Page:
The Listener Group also measured DeSantis’ overall favorability rating. The numbers weren’t much different — the pandemic, after all, hit just a little over a year into his term and has obfuscated some of his early accomplishments.
Still, about 42% said they had a positive view of the Governor, including 21% who said they held an “extremely favorable” one and a further 10% in the “very favorable” camp. The naysayers added up to 57%, with one in six rating him “extremely unfavorable” and 18% rating him “very unfavorable.”
It all adds up to a minus-15 rating — a precipitous drop from The Listener Group’s July 23 poll, which put his overall favorability near 55%.
The poll was conducted Sept. 3-5 with a sample size of 1,144 likely Florida voters. The total includes 469 Democrats, 454 Republicans, and 221 no-party voters. It has a margin of error of plus or minus 3.1 percentage points.
The Florida Sheriffs Association has a message for the people of Louisiana: Backup is on the way.
The statewide group, representing the state’s 67 county sheriffs, is deploying deputies and other resources to the Pelican State to aid post-Ida recovery.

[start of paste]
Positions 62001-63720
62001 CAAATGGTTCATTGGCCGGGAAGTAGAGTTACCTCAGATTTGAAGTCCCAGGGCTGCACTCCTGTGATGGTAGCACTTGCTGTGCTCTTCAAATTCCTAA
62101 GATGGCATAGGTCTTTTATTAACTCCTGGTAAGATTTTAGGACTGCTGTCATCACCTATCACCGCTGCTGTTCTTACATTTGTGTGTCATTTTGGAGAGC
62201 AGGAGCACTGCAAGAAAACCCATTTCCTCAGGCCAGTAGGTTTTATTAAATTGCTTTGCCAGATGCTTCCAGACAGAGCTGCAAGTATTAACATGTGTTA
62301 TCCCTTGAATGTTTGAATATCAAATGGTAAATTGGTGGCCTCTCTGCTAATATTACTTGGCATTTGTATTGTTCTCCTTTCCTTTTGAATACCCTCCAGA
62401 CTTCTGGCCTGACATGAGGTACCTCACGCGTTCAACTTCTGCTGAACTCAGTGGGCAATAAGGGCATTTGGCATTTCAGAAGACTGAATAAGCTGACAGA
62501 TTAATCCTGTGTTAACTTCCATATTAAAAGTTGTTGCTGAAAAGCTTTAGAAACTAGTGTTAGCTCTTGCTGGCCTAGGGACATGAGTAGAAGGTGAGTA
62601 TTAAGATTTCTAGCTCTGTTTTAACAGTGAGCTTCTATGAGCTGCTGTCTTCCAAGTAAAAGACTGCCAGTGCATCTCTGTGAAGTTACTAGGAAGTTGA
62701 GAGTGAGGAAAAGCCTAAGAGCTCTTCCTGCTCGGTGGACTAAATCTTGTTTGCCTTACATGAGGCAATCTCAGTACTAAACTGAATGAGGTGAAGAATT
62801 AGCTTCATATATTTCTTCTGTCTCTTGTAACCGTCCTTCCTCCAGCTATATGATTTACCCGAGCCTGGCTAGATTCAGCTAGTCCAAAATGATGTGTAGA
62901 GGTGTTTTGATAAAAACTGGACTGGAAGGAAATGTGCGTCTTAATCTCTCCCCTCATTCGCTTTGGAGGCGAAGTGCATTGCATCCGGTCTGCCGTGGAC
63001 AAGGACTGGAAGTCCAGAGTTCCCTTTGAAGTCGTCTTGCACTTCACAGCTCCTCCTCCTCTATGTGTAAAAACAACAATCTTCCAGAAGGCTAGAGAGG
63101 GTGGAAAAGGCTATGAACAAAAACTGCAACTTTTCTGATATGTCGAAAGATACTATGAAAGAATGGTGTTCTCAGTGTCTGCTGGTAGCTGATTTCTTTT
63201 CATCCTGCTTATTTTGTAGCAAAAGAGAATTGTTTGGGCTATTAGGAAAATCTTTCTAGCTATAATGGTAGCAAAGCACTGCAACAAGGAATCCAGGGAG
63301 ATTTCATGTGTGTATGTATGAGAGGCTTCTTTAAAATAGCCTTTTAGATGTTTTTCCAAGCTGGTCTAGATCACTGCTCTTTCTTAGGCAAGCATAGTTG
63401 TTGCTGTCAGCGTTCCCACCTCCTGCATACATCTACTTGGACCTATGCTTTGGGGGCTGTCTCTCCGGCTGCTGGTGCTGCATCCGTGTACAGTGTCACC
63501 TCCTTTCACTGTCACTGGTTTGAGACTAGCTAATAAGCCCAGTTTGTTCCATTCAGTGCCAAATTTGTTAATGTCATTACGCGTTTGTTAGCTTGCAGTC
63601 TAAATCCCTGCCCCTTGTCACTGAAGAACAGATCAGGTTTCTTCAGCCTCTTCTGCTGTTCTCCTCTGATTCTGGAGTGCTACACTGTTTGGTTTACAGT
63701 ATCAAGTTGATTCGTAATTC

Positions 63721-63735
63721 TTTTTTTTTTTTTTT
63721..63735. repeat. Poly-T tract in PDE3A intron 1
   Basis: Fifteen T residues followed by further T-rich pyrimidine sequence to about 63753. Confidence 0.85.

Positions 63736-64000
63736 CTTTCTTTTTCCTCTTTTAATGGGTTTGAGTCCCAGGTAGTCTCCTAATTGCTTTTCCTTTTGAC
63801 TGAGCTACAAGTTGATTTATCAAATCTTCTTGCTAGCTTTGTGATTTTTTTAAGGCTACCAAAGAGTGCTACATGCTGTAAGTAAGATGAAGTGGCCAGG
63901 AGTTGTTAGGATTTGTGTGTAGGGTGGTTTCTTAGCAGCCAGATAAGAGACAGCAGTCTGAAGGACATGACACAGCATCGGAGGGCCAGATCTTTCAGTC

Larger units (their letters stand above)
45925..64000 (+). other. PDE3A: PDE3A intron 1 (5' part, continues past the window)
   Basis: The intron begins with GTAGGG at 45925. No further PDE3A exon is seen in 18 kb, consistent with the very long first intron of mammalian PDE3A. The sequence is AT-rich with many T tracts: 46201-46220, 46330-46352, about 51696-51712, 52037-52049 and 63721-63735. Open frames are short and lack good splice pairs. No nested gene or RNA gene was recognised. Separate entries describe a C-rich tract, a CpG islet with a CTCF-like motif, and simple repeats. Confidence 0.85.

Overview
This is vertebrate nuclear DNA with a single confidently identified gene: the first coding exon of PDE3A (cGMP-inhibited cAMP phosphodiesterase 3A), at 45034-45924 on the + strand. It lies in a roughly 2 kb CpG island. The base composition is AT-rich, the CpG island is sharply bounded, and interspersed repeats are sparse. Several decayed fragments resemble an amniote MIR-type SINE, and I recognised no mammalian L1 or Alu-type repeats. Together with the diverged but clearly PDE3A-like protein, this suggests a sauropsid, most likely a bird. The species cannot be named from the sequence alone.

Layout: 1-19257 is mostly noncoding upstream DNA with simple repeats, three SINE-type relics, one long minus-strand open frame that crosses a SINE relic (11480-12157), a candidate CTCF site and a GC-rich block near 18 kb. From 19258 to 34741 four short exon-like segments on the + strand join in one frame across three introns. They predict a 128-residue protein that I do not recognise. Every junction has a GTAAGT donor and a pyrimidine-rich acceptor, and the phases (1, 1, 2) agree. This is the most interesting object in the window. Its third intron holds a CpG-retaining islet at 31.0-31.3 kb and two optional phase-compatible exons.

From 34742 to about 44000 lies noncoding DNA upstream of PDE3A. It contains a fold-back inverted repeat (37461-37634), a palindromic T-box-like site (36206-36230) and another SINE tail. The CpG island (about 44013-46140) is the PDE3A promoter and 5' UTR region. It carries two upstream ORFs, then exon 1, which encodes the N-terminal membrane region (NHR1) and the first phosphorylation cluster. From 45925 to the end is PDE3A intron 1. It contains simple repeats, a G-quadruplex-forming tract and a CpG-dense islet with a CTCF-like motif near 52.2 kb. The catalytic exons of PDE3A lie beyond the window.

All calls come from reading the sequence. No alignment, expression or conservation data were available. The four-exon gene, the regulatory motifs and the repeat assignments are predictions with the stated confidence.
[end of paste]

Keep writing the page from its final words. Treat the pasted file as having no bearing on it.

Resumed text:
“As Floridians, we know all too well the tremendous impact a historically powerful hurricane can cause to a community, big and small,” FSA President and Levy County Sheriff Bobby McCallum said. “When we have a neighbor in need, we will be there to respond, assist, and rebuild.”
Though the Category 4 storm spared Florida, the state has been the neighbor in need many times, including in the wake of Hurricane Michael three years ago. Law enforcement from other Gulf Coast states stepped up then, and FSA hasn’t forgotten.
Boots on the ground will handle some of the added duties overwhelming Louisiana’s own law enforcement corps, such as providing security to deter looting, leading search and rescue operations, ensuring cleanup and rebuilding efforts aren’t hindered by public safety concerns, and simply extending a helping hand to residents in need.